1. End criminalization of drug users “who do no harm to others” as well as low level farmers, couriers and “petty sellers”
  2. Experiment with legal regulation of drugs “to undermine the power of organized crime and safeguard the health and security of their citizens”
  3. Offer health and treatment services such as supervised use facilities and syringe access rather than “abusive practices carried out in the name of treatment such as forced detention”
  4. Abandon the ‘just say no’ approach to education in favor of “efforts grounded in credible information and prevention programs that focus on social skills and peer influences”
  5. Focus law enforcement efforts “not on reducing drug markets per se but rather on reducing their harms”

Some countries are already leading the pack in regards to drug law reform and the commission report said that decriminalization initiatives had not been complemented by a substantial spike in drug use in countries such as Australia, Portugal and the Netherlands.

Unfortunately on the other side of globe in North America, the Global Commission on Drug Policy’s recommendations have fallen on deaf ears or at least the ears of the politicians in power. With the election of the Conservative government last month in Canada, Prime Minister Stephen Harper is intent on going in the complete opposite direction.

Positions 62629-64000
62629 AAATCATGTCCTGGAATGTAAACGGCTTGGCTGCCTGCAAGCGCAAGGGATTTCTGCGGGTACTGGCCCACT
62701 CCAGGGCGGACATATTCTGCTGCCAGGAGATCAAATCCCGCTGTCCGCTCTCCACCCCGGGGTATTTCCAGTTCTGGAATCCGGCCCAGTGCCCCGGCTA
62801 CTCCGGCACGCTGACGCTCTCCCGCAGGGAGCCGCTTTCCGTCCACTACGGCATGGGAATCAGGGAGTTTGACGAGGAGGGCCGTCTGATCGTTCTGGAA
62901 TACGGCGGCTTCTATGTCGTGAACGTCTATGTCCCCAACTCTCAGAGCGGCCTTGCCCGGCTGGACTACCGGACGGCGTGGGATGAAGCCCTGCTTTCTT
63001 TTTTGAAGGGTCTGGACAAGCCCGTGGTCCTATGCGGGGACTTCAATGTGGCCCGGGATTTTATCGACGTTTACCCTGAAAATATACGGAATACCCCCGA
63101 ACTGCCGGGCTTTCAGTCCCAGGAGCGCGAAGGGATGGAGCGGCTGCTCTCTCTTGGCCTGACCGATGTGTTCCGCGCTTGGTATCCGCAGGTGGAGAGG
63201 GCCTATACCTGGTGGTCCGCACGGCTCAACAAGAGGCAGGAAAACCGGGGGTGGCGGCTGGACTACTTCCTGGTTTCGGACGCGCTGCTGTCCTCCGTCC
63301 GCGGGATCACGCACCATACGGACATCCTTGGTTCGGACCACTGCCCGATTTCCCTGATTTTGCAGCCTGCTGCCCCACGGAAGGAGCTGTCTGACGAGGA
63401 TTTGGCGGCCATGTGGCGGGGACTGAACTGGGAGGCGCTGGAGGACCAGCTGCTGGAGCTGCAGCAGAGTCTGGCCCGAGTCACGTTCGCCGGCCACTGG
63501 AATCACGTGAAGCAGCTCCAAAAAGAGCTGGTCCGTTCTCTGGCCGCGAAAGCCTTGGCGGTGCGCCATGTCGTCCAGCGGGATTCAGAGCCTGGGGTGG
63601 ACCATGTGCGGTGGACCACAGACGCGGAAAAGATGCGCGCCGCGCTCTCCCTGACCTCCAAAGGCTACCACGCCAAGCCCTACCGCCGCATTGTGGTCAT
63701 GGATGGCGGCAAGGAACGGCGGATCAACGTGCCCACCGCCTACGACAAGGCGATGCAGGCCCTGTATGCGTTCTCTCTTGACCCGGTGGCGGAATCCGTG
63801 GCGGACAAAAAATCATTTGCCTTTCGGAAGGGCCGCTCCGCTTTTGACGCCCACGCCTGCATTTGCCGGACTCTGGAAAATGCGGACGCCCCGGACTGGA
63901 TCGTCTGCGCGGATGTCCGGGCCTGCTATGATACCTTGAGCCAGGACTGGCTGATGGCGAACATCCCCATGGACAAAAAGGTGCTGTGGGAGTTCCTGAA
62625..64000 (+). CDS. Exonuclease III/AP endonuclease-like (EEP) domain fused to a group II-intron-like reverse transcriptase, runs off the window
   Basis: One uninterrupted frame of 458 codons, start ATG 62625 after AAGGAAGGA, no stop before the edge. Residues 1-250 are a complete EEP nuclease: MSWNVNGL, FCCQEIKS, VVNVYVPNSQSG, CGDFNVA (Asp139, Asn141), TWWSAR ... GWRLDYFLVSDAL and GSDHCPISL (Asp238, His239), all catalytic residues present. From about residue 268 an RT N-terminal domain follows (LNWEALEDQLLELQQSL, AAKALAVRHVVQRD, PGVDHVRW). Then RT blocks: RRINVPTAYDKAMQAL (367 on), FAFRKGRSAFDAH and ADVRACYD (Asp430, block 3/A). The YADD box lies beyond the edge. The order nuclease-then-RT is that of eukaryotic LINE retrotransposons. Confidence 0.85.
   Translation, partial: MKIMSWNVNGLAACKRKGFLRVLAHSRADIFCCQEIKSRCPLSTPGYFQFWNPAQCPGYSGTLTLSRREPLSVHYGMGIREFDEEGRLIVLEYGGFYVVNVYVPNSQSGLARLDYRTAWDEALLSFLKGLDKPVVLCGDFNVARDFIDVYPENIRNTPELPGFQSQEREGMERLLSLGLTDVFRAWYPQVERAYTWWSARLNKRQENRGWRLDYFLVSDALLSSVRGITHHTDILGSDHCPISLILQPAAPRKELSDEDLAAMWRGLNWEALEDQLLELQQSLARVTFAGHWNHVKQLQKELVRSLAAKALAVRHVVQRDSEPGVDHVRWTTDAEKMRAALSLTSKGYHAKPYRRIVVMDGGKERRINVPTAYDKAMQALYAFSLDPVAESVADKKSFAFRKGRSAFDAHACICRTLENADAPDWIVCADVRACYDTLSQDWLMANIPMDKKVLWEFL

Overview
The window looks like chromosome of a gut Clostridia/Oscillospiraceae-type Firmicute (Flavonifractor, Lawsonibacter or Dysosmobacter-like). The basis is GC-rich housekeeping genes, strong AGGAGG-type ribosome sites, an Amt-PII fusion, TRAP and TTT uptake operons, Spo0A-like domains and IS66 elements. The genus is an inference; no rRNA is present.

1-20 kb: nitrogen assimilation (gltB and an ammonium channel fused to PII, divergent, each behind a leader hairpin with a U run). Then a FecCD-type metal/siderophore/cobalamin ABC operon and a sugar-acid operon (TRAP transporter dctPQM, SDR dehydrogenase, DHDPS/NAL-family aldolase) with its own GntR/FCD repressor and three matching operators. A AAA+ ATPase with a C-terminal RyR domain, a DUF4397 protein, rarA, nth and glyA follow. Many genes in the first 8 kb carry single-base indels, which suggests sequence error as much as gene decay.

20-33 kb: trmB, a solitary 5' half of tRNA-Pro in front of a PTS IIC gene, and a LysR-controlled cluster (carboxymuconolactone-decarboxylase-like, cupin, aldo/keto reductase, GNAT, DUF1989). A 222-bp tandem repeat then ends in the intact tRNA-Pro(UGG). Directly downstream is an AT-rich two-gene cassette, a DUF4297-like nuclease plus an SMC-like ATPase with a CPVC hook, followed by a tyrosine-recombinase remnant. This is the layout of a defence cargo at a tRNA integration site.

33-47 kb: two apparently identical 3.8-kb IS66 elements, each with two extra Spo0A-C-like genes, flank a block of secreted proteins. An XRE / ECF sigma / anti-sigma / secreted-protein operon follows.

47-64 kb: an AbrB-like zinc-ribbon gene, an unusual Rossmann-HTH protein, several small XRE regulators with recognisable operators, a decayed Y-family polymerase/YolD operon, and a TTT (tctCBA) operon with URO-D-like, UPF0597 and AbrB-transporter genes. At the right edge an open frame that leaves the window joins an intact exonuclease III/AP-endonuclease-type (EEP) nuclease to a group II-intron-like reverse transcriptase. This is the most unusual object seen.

Obama, Calderon & Harper are all for the war on drugs

His tough on crime bills that are soon to be passed in the House of Commons will introduce mandatory minimum sentences and will result in more time served for drug offenders. Harper has also tried for years to close Insight, The Vancouver safe injection site. Insight offers the health and treatment services that the commission said should be offered worldwide.

Meanwhile the United States and Mexico were quick to reject the high-profile report. In separate statements, the White House stated that the war on drugs was being won and that drug use has been cut in half since the 1970s (which I attribute to the change in our culture assuming their numbers are even accurate). I presume these are the same people who’ll tell you the US won the war in Vietnam.

The Mexican Government also indicated that they would not back away from current strategies in the war on drugs, which in Mexico has resulted in more than 38 000 deaths in 4 1/2 years and is backed by more than $1 billion in US aid under the Merida Initiative.

There has never been a louder voice for drug reform since we first began the prohibition of drugs more than a hundred years ago. Hopefully this report doesn’t get lost on the rest of the world. If just a few countries adopt these bold initiatives, I’m almost certain that these winds of change will spread to other parts of the world.